Science fiction — a genre filled with fantastical stories about what could one day be. Many Sci-Fi creatives build a future world that mostly reflects the present. Others however, have a very keen eye for what advancements are really to come. Here is a list of 25 predictions that science fiction writers dreamed up that actually came true.
Edward Bellamy’s utopian science fiction novel Looking Backward was published in 1888, where citizens received “credit” instead of money for their work, and could use this credit to make purchases. The world’s first debit cards were available for use on networked ATMs some 89 years after the novel.
In 1903, H.G. Wells’ short story “The Land Ironclads” appeared in an issue of Strand Magazine. The ‘land ironclads’ in question were giant metal machines that carried soldiers and had remote-controlled guns. Soon after in 1916, the first real tanks were used in battle. Around the same time, people started calling Wells a “prophet of the future.”
Photo by Tony Hisgett from Flickr Creative Commons
Geostationary Satellite Communications
Author C. Clarke’s paper “The Space-Station: Its Radio Applications,” first made public in 1945, was the first to suggest the idea of using satellites for communication across the globe. Since Clarke was both a physicist and science fiction author, some suggest his goal with the paper was not to predict the future, but to invent it.
While the term ‘android’ has gone through an evolution of meaning over the past 150 years or so, the first to use it in a modern sense — a robot designed to look and act like a human — was French author Augustine Villiers de l’Isle-Adam, who wrote The Future Eve (1886). The idea of the android was further popularized in the move “Metropolis” (1927).
Known as the father of cyberpunk, William Gibson is best known for the novel Neuromancer, published in 1984, which predicted the invention of wearable tech. Here are a few great photos of Gibson trying out Google Glass in 2013.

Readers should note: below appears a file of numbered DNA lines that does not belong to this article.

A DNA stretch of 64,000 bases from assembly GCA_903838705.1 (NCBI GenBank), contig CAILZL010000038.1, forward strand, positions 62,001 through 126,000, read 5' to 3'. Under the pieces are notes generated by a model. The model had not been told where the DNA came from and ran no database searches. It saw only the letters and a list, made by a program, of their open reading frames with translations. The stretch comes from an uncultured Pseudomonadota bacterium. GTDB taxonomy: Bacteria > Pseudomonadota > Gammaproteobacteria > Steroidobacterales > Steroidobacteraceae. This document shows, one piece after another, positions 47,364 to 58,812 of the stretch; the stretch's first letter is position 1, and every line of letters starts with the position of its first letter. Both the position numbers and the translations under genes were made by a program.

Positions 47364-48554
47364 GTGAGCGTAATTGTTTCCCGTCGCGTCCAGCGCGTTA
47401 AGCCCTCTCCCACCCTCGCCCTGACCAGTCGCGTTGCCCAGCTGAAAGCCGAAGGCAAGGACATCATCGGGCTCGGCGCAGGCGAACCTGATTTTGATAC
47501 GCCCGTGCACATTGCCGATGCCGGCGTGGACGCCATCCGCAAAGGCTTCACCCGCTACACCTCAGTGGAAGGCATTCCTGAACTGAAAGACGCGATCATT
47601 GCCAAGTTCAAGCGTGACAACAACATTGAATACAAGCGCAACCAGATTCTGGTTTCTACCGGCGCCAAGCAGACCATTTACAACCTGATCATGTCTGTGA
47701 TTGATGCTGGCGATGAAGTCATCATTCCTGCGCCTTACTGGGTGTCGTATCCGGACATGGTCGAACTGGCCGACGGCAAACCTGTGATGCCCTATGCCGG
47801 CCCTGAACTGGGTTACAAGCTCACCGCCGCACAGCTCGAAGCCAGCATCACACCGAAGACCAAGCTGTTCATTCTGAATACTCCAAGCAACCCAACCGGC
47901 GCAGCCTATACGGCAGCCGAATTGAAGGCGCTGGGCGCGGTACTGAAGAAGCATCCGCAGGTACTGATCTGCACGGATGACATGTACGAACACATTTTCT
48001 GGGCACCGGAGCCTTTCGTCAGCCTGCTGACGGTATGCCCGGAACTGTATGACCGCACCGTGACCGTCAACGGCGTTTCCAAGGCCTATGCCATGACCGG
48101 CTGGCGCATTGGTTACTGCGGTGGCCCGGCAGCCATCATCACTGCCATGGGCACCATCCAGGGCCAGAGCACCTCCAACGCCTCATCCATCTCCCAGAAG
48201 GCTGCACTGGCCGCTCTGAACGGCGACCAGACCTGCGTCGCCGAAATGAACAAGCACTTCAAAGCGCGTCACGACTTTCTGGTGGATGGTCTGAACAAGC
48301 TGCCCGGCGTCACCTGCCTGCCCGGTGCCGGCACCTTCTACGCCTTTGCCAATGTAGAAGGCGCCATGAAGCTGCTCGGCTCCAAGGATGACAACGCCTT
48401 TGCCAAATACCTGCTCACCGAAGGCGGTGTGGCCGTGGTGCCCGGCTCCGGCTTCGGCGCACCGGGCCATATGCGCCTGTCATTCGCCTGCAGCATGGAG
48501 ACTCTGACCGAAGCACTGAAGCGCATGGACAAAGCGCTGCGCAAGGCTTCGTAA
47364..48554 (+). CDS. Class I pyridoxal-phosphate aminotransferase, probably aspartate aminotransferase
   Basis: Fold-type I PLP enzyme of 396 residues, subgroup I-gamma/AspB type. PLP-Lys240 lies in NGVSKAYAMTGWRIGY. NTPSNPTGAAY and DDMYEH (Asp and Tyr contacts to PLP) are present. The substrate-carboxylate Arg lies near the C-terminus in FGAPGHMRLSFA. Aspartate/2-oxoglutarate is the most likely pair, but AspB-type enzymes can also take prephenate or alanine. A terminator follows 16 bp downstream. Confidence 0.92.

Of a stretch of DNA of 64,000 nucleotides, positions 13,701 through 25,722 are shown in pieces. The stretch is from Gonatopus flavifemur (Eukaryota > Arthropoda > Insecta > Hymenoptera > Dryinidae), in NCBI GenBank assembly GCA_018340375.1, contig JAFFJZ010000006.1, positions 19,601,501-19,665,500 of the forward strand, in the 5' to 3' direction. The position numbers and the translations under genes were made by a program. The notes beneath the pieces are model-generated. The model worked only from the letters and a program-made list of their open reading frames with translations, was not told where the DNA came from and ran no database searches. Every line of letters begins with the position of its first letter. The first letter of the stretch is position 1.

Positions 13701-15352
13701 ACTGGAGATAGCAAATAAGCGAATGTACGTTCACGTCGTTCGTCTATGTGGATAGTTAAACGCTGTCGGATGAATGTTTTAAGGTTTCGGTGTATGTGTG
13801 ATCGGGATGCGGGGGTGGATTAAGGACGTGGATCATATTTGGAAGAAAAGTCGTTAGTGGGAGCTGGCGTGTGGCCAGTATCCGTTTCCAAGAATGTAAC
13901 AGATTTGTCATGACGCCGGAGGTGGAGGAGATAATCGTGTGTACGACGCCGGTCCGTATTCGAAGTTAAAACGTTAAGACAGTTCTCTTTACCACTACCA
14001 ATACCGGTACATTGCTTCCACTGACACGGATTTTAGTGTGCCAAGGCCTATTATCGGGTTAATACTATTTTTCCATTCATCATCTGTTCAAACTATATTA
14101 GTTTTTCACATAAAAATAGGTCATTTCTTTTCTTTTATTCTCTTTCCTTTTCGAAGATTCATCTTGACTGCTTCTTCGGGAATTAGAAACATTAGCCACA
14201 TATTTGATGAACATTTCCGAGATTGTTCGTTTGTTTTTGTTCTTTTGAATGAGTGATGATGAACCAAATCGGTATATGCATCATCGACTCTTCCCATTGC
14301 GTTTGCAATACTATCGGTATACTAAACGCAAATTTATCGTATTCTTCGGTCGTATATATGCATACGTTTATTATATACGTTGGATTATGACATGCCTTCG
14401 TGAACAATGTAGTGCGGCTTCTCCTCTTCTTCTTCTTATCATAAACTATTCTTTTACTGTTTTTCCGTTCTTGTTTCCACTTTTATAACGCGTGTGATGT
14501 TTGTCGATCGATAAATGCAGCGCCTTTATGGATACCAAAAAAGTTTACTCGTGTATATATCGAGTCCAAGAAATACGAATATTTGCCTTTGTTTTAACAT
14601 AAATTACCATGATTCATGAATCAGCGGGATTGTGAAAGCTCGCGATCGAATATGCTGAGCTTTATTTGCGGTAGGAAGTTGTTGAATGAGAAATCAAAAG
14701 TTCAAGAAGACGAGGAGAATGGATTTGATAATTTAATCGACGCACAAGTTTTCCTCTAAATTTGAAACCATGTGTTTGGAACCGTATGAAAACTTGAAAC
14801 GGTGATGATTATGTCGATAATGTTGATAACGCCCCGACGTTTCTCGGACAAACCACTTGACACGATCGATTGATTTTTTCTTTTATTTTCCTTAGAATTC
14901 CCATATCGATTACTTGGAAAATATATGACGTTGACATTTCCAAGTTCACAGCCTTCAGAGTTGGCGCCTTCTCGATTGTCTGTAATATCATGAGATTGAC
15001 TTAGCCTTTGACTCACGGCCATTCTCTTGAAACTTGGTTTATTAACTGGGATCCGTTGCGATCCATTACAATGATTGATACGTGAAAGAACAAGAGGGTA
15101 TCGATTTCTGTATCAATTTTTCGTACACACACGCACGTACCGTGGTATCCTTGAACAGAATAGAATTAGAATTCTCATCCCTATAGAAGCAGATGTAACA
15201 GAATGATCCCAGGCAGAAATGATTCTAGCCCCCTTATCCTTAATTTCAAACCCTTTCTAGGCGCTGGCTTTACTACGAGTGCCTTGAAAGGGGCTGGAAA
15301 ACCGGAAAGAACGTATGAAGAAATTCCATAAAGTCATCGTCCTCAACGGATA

Arthur C. Clarke’s 2001: A Space Odyssey, published in 1964, speaks of a “Newspad” that Floyd used to scan electronic newspapers. He would click on “postage-sized rectangles” on the screen that expand to fill the screen. That’s like… exactly what the iPad is today, minus Candy Crush.
Philip K. Dick published his one and only children’s book in 1966, called Nick and the Glimmung. It featured an alien who could print copies of anything. The idea was probably no more than fun and games for Dick, but it ended up coming true in recent years!
Photo by Keith Kissel from Flickr Creative Commons
Any fan of Douglas Adams’ The Hitchhiker’s Guide to the Galaxy will remember the Bablel fish that sits in your ear and translates any and every language you encounter throughout the galaxy. Little did Adams’ know, the company Lexifone has developed an App that does just that, minus the fish.
World Wide Web
David Brin’s EARTH is a 1990 science fiction novel. In it, he predicted the World Wide Web. Granted, WWW was technically invented in 1989, but Brin’s description was an incredibly accurate picture of the web today; including blogs, videos, forums and news-media outlets.
Star Trek the Original Series was a show before its time, dreaming up many technologies that have become reality today. Though no prediction was as accurate as the Bluetooth earpiece communicator. You can actually buy one of these designed to look like an original Star Trek communicator from ThinkGeek.
The original Total Recall (1990), a film adaptation of a Philip K. Dick story starring Arnold Schwarzenegger, accurately predicted that the future world would have driverless cars.
Genetic engineering — it’s a thing. But the idea of it has been creeping us out for some time now, since Aldous Huxley dreamed it up in Brave New World, published in 1932. We’re actually ahead of the game, since the book is set in AD 2540.